Travelling as a family is a valuable experience, and if you're planning to visit Australia with your children, it's essential to understand the Australia Group with Children visa application process. This page is dedicated to guiding you through the important steps and considerations when including minor children in your visa application. Navigating the administrative formalities for a family trip may seem complex, but with the right information, you can plan your trip with confidence, while complying with the regulations in force. Let's find out together how to make this trip memorable and hassle-free for the whole family.
The classic tourist visa for a family with children
When planning a family trip to Australia, the classic tourist visa is one of the options to consider.
The Classic Tourist visa, also known as the Visitor visa (subclass 600), is a suitable option for families wishing to visit Australia for tourism, family or leisure purposes. The application process involves the following steps:
- Completing the online application form: Applicants, including minors, must complete the online application form, providing personal information, travel details and answering security questions.
- Documents required: Documents required for minors may include a valid passport, signed parental authorisation (if one parent is travelling without the other), proof of parent-child relationship, and other specific documents.
- Payment of Australia visa fees: A visa fee applies to each applicant. Please ensure that you pay this fee in accordance with the instructions provided when submitting your application.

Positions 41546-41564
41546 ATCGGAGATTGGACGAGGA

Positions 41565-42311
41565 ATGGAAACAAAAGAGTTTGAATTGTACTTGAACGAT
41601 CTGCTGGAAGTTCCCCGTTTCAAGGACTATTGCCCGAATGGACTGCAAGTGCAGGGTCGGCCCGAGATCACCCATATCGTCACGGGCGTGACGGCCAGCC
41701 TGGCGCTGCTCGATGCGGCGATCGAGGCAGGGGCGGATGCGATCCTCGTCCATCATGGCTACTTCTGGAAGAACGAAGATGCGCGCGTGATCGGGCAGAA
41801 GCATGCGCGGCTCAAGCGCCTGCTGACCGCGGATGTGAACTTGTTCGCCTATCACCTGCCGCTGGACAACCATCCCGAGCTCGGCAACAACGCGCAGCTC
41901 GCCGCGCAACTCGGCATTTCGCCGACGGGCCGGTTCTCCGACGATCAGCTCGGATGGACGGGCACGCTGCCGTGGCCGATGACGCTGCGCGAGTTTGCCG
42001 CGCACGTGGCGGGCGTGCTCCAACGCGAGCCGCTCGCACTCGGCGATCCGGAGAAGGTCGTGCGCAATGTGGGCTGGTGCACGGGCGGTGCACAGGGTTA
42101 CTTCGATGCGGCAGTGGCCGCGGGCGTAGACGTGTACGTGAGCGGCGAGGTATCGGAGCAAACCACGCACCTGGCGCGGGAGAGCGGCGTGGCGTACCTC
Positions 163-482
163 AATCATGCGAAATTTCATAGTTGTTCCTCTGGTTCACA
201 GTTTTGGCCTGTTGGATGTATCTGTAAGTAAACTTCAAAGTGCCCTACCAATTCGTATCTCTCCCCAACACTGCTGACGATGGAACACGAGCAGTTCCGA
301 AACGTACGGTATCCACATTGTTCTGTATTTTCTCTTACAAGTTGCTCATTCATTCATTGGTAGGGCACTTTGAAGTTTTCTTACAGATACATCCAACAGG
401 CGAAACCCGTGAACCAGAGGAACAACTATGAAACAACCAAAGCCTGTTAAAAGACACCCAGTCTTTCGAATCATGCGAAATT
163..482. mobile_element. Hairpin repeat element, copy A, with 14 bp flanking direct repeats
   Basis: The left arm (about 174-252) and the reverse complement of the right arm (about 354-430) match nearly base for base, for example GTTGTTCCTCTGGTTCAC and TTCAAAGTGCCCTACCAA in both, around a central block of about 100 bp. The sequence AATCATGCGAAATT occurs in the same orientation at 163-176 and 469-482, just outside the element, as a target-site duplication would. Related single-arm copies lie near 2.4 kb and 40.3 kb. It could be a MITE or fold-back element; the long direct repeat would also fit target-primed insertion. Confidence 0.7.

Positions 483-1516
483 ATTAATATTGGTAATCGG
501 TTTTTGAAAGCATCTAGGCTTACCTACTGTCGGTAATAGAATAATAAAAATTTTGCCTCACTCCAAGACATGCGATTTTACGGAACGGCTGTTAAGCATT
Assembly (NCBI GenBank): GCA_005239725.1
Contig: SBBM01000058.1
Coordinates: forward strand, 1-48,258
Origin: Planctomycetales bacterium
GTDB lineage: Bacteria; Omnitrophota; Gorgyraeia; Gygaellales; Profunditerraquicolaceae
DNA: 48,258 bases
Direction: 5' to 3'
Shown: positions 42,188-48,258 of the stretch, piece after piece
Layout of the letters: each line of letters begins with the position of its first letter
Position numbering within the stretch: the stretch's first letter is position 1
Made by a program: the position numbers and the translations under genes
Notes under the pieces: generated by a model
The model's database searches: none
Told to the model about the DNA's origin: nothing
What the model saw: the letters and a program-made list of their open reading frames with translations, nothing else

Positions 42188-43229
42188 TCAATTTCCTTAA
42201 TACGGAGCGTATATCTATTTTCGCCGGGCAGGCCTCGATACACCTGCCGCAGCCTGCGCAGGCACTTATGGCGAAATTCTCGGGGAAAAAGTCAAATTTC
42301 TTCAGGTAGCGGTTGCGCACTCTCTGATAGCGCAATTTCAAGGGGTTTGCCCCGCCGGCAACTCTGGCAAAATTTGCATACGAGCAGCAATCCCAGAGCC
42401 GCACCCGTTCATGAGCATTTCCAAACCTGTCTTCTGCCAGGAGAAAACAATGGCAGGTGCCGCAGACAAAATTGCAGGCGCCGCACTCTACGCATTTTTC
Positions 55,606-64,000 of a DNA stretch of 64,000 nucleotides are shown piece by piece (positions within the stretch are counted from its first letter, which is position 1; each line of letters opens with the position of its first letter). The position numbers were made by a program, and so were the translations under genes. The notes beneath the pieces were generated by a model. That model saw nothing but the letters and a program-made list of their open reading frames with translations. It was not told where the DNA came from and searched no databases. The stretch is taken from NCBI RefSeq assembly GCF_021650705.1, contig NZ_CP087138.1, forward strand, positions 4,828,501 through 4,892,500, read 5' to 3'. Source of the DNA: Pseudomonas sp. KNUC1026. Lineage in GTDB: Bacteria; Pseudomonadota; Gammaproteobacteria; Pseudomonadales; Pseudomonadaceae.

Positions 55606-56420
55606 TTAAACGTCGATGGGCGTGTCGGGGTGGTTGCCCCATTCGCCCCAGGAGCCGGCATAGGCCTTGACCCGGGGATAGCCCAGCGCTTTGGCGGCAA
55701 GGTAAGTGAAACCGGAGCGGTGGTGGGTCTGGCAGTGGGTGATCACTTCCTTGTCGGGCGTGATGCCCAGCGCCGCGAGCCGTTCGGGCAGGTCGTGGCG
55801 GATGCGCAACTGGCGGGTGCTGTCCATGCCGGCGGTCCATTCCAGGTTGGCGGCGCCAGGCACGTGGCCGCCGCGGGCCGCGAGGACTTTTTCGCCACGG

- Submitting the application: Once all the details have been provided and the fees paid, submit the application online. Each family member must submit their own application.
Minors travelling to Australia require specific documents. This includes a valid passport for each child. If one parent is travelling with the child without the other parent, a signed parental consent form may be required. This authorisation demonstrates the consent of the non-accompanying parent to the trip.
Processing times for Australia's traditional child tourist visas may vary depending on the time of year, the number of applications being processed, and other factors. In general, it is advisable to submit the application at least one to three months before the intended date of travel to allow for these potential delays. It is also advisable to consult the Australian Department of Home Affairs website for up-to-date information on processing times.
What is an eVisitor and how can it be used for a family visa application?
The eVisitor is a sub-clause of the Australian tourist visa that applies mainly to nationals of certain European countries. It allows visitors to stay in Australia for tourism, leisure or family purposes for a period of up to three months. If you are applying for a visa as a family with minor children, the eVisitor may be an interesting option.
Minor children are eligible for the eVisitor if they are included in the visa application of one of their parents or legal guardians. Eligibility requirements include possession of a valid passport and provision of proof of parent-child relationship, such as birth certificates. Parents must also ensure that they meet the eligibility requirements.